From a Legionella perspective, where dutyholders have had the ability to keep their systems operational and maintain or enhance their controls through etc. (and your management demonstrates control) it should be a return to normal (depending on re-occupation rates of course).
For others where some or all of the services have been out of use or isolated, they will need to be cleaned and disinfected prior to reoccupation. Reset controls for hot water systems and check they are achieving the right temperatures too.
Where you have showers or other high hazard spray outlets in place, cleaning and disinfecting these outlets just prior to returning the building to use would also be a sensible action.
For evaporative cooling towers and other process water systems, it will again be based on recent usage. If your systems have continued to be operational, nothing may change, on the other hand if they have been taken out of use then your start up procedures will have to be followed.
Drinking water provision through taps, vending machines, water dispensers or other systems needs careful management as some of these systems may not have been used for weeks. Proper cleaning, flushing, replenishment and/or replacement of consumables (or water for standalone units) could be needed. Where installed don’t forget about ice makers and other equipment of this type too.
Check your sanitation and drainage systems as well to make sure they are functioning correctly and appropriately free of blockages and contain water as required.
There are a number of organisations with commercial vested interests already offering cleaning and testing of systems, but be very careful how you consider these. Whether building services actually require cleaning in the first place is a point to consider (see above), but more importantly if you are going to test and consider cleaning, how and why are you going to do it?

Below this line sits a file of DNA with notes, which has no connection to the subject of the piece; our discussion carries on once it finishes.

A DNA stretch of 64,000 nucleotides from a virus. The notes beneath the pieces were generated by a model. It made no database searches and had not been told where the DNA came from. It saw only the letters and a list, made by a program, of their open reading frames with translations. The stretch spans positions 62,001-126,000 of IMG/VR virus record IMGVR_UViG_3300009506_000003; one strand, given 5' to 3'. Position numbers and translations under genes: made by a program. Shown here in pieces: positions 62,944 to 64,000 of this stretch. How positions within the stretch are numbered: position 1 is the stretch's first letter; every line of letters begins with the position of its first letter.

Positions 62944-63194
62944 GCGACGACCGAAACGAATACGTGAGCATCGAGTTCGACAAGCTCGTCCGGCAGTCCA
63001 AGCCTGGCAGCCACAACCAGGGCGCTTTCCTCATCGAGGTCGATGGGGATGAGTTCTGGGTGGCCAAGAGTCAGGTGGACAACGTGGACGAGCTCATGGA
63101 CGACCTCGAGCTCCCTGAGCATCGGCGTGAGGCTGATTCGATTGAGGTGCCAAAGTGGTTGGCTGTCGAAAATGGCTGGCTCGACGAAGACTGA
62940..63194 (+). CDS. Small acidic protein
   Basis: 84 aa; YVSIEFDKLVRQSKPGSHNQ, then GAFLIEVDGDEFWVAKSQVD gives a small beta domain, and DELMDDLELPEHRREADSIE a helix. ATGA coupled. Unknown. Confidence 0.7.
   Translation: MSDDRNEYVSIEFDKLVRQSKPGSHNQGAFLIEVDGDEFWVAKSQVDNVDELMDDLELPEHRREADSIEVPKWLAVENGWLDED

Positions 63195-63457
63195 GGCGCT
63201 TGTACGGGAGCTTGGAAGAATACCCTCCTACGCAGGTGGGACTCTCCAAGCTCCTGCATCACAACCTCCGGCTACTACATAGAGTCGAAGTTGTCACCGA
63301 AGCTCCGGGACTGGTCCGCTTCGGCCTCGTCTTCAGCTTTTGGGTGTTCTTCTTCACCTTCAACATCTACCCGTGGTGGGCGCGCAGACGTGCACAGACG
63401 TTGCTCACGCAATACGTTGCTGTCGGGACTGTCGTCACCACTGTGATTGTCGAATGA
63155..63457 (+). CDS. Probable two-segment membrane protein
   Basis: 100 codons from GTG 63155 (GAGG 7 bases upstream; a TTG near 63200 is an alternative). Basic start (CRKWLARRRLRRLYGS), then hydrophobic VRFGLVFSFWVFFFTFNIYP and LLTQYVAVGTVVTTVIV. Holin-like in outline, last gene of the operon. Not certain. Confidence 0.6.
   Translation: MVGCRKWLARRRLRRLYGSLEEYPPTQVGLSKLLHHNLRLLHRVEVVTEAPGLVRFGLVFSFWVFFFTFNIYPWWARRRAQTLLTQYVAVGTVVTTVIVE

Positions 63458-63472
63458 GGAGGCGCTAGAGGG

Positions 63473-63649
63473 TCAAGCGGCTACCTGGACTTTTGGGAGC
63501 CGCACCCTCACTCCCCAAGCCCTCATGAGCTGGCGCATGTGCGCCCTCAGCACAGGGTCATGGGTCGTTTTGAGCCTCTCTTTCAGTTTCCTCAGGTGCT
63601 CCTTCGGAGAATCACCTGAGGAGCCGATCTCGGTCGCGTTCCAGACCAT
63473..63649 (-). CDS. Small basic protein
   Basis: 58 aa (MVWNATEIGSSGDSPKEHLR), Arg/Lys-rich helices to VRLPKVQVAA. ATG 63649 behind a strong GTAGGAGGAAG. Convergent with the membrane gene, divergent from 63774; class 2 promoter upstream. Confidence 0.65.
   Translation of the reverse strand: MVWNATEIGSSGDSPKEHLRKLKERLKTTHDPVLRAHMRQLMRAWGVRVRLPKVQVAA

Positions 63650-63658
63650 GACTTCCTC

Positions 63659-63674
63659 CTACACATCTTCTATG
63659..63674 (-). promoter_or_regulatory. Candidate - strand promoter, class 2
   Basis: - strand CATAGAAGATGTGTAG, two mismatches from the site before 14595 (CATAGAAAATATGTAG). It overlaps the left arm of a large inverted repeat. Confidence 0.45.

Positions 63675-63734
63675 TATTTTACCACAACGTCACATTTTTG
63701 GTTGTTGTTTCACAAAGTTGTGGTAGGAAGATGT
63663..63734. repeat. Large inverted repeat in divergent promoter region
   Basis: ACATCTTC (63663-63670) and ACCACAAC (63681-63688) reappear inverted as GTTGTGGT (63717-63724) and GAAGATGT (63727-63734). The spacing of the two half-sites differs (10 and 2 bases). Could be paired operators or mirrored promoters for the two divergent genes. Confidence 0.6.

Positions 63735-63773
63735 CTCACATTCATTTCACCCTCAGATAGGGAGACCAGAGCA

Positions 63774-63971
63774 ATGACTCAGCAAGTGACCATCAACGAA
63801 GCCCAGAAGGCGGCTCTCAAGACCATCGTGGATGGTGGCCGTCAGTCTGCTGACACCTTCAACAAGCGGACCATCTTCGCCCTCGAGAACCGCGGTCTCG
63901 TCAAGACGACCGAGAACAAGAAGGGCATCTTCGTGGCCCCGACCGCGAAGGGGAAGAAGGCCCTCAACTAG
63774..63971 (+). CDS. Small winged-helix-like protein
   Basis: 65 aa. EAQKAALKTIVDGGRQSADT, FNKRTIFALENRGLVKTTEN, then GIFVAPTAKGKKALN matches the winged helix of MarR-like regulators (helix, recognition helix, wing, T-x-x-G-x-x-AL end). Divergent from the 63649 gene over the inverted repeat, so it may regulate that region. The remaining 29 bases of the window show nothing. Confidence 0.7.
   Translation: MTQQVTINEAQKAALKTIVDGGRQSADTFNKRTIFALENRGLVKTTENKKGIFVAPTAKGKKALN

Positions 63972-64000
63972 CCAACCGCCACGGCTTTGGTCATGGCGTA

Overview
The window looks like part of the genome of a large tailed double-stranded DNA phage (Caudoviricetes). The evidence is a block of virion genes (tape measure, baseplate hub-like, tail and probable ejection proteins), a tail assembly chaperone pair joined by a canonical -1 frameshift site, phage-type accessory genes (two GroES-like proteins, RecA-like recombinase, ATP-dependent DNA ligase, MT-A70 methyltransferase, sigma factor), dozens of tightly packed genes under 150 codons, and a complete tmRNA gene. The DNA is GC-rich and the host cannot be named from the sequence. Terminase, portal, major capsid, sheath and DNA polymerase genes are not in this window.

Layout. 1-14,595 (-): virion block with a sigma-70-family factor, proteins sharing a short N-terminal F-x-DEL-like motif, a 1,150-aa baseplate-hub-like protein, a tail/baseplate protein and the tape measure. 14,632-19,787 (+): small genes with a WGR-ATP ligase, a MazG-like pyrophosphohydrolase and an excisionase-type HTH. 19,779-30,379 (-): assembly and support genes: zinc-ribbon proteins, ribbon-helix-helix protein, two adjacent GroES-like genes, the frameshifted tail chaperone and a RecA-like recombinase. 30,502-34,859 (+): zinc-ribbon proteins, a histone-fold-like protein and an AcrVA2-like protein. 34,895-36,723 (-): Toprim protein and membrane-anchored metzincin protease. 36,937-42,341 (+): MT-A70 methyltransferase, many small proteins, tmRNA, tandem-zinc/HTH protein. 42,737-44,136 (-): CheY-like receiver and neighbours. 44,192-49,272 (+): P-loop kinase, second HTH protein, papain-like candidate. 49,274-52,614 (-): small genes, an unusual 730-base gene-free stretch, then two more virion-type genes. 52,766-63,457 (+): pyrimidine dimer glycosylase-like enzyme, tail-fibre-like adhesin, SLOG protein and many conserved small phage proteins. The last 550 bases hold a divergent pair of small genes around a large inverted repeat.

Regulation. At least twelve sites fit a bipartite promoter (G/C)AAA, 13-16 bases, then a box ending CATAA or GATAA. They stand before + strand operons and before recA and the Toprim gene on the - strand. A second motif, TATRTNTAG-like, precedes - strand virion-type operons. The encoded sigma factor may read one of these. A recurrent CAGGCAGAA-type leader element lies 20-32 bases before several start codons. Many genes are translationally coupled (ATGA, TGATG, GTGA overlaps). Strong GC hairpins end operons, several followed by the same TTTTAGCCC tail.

Remember that random testing of any building service in isolation is of little or no value and you never get a good result from badly taken samples. For it to be of most benefit to you and the building occupants, sampling should form part of a wider independent assessment of your building systems and services to include, inspections, temperature profiling and documentation review so a fuller and more complete appraisal of the services takes place for full reassurance. The company providing this work need to be competent and experienced in providing it too.
In summary plan your remobilisation carefully:
- Identify how you are going to re-occupy your premises and put in place the processes you need to be able to demonstrate your building services are operational and safe;
- List your building systems and services based on their recent usage (BAU, partially used and/or mothballed);
- Review any modified or changed risk assessments and update them;
- Implement your re-start, cleaning, assessment and testing regimes as required;
- Contact your specialist service partners early in the process, they are likely to be busy too!
- Don’t sample building services in isolation or clean systems without a valid reason.
- Seek independent advice to balance that of a contractor whose business is primarily providing ancillary services;
- Document all your processes and procedures, especially anything that is new or different;
- Remember to include social distancing and other COVID-19 control measures as part of your new management procedures;
- Keep well and stay safe.